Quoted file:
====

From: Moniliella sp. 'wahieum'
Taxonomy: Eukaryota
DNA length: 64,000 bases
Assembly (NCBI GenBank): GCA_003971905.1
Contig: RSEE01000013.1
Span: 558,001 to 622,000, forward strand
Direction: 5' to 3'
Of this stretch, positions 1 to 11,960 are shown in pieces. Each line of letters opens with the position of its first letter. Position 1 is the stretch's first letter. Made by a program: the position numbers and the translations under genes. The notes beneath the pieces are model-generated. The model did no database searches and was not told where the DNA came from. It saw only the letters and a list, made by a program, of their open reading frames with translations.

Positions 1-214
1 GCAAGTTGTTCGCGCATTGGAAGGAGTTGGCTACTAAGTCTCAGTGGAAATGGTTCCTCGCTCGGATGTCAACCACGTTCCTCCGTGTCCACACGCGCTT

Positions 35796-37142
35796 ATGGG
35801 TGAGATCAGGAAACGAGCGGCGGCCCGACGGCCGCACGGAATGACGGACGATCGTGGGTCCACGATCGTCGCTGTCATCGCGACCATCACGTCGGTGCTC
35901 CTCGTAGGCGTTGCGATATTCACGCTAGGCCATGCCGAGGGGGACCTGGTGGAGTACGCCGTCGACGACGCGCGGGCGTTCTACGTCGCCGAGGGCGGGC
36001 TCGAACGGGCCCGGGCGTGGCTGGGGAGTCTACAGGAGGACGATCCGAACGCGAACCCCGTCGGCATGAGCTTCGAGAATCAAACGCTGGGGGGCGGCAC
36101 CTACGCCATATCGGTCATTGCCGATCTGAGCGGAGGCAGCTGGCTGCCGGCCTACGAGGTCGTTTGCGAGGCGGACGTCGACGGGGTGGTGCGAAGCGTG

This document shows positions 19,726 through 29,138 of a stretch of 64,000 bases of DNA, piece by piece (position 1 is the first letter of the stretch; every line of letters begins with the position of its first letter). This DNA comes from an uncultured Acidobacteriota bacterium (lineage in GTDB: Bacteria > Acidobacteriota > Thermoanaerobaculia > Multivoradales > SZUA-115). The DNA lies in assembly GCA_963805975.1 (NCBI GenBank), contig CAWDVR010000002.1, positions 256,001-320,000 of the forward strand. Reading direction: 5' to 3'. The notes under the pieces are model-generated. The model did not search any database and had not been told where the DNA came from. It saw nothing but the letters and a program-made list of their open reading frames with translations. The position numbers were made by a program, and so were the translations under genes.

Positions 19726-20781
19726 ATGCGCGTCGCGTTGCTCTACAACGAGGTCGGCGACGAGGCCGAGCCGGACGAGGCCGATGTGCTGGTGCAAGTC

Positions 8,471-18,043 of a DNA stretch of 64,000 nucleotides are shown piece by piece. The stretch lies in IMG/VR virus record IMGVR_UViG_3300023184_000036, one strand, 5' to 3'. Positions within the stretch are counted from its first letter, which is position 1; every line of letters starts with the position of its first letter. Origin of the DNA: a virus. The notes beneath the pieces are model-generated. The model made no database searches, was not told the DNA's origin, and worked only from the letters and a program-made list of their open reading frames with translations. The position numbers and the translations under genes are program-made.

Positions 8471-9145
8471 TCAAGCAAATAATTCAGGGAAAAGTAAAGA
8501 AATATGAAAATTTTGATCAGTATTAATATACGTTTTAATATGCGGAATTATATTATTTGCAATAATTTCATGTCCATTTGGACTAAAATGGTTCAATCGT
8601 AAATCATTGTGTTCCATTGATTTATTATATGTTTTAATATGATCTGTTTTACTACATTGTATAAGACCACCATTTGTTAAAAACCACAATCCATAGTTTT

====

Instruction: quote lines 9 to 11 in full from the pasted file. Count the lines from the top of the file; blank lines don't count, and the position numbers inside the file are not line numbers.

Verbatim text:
Positions 1-214
1 GCAAGTTGTTCGCGCATTGGAAGGAGTTGGCTACTAAGTCTCAGTGGAAATGGTTCCTCGCTCGGATGTCAACCACGTTCCTCCGTGTCCACACGCGCTT

Positions 35796-37142